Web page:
Dublin may be getting its first affordable queer housing co-operative

The Queer Housing Co-operative will kick off the new year with a public meeting at Outhouse to discuss exciting new ideas and projects for the year.

Queer Housing Co-operative

The Queer Housing Co-operative (QHC) was established with a mission to develop an affordable queer housing co-operative in Dublin.

The group are holding a free public meeting on January 8 at 19:30 at Outhouse to discuss exciting new ideas and projects for the year.

Community, co-operative activists and members of Dublin city council will attend. There will be speakers, followed by a workshop to get your input into QHC plans and to broadly understand the issues specifically facing the queer community around housing in Dublin city.

Everyone is encouraged to attend the public meeting to share experiences and ideas that can go towards creating affordable queer housing in Dublin city.

For more information, see Facebook. You can join the QHC Queer Housing Co-operative Facebook group here.

What is a Housing Co-operative?

Housing co-ops are registered not for profit organisations. They exist to house their members.

All tenants are members, and all members need to be tenants or prospective tenants.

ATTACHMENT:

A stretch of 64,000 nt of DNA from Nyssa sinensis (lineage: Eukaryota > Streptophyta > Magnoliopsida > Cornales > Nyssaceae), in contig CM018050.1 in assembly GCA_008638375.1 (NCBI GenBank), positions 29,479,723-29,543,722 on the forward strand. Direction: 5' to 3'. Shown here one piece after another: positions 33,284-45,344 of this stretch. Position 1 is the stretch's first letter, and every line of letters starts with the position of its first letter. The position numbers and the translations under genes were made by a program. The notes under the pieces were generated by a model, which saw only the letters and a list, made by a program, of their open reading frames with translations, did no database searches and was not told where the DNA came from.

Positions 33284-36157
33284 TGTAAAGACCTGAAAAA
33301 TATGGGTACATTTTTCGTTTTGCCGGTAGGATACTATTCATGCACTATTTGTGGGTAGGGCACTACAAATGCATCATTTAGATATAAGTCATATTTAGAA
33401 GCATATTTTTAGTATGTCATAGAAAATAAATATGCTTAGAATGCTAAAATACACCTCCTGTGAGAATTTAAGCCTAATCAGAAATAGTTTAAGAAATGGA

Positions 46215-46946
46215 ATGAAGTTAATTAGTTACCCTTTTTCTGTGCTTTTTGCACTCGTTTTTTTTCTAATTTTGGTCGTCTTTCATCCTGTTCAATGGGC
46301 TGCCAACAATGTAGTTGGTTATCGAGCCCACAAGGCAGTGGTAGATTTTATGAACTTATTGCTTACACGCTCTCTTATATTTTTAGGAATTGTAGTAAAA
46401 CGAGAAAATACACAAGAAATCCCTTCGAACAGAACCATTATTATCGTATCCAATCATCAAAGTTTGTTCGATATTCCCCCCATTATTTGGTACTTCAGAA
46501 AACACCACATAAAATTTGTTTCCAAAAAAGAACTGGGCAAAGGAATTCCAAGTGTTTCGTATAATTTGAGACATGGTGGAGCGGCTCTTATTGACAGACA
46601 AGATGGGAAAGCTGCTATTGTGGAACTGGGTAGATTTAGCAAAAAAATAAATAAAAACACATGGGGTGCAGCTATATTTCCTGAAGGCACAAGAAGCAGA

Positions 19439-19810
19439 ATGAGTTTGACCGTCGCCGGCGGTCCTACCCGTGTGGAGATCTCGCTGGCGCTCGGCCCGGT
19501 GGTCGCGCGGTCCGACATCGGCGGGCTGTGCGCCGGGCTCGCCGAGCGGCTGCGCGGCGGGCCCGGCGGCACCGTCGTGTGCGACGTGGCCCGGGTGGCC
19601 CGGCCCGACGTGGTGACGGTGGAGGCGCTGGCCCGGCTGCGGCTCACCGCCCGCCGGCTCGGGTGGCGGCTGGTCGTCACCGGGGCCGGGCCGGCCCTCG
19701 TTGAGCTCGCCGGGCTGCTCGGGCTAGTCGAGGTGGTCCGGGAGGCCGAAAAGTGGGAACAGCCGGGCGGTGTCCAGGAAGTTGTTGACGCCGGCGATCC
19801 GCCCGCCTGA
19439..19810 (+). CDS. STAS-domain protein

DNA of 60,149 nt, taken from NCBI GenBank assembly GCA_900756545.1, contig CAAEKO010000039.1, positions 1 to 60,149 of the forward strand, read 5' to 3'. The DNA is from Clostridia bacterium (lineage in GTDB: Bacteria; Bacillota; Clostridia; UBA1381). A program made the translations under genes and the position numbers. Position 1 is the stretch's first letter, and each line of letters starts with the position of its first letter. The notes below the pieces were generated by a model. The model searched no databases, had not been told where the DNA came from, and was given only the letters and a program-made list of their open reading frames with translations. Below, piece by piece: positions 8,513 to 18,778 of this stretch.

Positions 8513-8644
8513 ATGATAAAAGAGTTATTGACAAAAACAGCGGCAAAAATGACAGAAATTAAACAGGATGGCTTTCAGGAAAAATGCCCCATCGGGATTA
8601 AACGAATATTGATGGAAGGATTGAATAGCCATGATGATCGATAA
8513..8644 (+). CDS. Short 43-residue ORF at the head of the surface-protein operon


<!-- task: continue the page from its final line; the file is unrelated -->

The organisation is run according to co-operative principles, giving all an equal say – and an equal responsibility – in the management of the housing.

If the co-op should ever cease to exist, its assets have to stay within the co-operative movement; they cannot pass to the members or be used to invest outside the co-operative movement.

Thus, by coming together and acting co-operatively, the tenants gain access to quality housing they control that would be beyond their individual finances, housing that remains in common ownership and accessible to all.

Once such queer housing co-op already in existence is the Skylark Co-operative who have recently purchased a house in Brighton, the aim of this particular co-op is “to provide a safe, stable and supportive environment for generations of politically and socially active individuals”.

Their website states:

“We believe this is even more important at a time when other forms of housing are further out of reach. With the introduction of the squatting ban, austerity and continual rises in rent prices, many people like ourselves are struggling to find suitable housing.

“The house will however provide a productive living space for a diverse group of individuals and ensure the continuation of vital social and ecological projects for an equal society.”

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